Sense of Existence
In common usage, existence is the world of which we are aware through our senses, but in philosophy the word has a more specialized meaning, and is often contrasted with essence. Philosophers investigate questions such as "What exists?" "How do we know?" "To what extent are the senses a reliable guide to existence?" "What is the meaning, if any, of assertions of the existence of categories, ideas, and abstractions."
The word "existence" comes from the Latin word 'existere', meaning to appear or emerge or stand out.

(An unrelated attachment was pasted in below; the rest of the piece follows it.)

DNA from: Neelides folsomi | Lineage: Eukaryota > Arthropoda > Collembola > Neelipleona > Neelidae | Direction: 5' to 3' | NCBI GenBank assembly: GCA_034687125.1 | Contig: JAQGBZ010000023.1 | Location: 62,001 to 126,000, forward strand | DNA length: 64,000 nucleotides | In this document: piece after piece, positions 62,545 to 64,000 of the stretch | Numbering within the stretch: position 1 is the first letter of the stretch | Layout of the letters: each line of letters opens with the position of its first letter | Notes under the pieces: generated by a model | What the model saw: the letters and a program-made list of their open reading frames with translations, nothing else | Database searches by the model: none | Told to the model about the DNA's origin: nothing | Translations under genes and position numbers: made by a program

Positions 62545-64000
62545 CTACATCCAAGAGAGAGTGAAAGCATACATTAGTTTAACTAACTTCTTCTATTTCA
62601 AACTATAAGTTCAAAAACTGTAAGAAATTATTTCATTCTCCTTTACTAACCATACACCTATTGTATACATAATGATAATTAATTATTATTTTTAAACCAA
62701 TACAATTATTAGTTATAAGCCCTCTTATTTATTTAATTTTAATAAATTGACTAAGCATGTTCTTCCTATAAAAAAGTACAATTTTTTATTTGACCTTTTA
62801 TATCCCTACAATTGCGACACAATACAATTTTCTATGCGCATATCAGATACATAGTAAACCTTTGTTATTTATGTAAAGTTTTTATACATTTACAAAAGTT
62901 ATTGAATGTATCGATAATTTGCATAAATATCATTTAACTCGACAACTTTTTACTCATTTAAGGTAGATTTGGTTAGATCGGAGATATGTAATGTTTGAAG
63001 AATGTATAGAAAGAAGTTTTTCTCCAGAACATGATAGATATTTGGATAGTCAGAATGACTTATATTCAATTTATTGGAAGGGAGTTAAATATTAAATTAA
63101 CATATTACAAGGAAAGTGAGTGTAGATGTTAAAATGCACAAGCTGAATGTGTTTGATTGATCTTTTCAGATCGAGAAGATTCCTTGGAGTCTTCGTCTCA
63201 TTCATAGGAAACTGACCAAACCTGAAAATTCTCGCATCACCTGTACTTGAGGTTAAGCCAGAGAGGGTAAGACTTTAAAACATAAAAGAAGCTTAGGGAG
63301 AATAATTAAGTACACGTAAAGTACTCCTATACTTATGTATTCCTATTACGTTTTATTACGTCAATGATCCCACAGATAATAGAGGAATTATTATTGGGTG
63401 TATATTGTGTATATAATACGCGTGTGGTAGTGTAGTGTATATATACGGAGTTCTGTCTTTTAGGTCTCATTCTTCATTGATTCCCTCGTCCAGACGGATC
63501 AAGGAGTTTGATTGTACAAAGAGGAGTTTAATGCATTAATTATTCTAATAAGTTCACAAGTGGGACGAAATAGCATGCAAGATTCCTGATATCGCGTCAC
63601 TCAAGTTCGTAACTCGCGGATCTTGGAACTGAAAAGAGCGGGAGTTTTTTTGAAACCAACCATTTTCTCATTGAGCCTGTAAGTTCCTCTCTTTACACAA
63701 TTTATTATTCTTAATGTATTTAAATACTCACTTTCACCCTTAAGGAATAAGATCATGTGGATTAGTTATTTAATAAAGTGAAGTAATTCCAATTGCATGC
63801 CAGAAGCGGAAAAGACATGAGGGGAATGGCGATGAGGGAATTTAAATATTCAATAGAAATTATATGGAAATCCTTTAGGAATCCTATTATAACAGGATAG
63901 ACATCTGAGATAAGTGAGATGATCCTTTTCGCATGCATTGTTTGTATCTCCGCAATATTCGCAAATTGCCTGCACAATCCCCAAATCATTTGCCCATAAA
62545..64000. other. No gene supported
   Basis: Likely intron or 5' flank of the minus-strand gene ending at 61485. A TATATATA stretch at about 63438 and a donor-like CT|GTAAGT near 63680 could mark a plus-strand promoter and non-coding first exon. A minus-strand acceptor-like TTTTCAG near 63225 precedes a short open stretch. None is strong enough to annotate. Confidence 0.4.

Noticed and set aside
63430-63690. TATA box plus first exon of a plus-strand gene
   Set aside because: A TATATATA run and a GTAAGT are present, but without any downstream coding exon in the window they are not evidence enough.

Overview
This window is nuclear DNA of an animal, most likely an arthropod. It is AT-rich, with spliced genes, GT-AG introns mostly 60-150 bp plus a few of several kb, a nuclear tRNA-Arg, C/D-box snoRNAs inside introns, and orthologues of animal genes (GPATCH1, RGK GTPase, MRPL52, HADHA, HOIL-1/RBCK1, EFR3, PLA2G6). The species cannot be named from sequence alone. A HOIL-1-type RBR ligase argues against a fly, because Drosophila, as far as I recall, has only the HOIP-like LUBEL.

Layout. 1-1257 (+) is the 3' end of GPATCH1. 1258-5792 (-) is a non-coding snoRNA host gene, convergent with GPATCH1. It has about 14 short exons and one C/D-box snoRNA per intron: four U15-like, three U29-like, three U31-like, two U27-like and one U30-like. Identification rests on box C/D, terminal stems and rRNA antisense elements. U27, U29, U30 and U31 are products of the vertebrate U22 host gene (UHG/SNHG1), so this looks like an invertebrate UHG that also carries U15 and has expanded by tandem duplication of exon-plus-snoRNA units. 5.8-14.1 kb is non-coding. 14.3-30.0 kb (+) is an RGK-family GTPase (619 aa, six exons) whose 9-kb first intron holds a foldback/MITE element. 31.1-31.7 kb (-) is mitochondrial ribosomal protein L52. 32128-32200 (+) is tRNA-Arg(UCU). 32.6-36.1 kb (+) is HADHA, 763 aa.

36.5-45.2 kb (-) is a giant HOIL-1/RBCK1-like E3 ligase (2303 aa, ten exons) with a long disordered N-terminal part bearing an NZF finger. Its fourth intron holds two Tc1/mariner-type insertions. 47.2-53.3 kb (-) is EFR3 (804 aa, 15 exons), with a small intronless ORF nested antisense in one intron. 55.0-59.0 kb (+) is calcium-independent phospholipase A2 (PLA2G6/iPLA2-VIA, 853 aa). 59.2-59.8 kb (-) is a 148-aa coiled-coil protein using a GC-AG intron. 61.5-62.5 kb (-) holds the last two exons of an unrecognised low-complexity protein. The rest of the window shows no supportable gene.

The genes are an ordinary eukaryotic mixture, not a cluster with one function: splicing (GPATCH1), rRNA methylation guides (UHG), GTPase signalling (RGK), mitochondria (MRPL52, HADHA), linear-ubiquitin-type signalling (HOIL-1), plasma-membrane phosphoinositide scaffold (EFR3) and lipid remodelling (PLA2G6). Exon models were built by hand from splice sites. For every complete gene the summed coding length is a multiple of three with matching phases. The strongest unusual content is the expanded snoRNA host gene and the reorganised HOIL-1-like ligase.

The word 'exist' is certainly a grammatical predicate, but philosophers have long disputed whether it is also a logical predicate. Some philosophers claim that it predicates something, and has the same meaning as 'is real', 'has being', 'is found in reality', 'is in the real world' and so on. Other philosophers deny that existence is logically a predicate, and claim that it is merely what is asserted by the etymologically distinct verb 'is', and that all statements containing the predicate 'exists' can be reduced to statements that do not use this predicate. For example, 'A Four-leaved clover exists.' can be rephrased as 'There is a clover with four leaves.'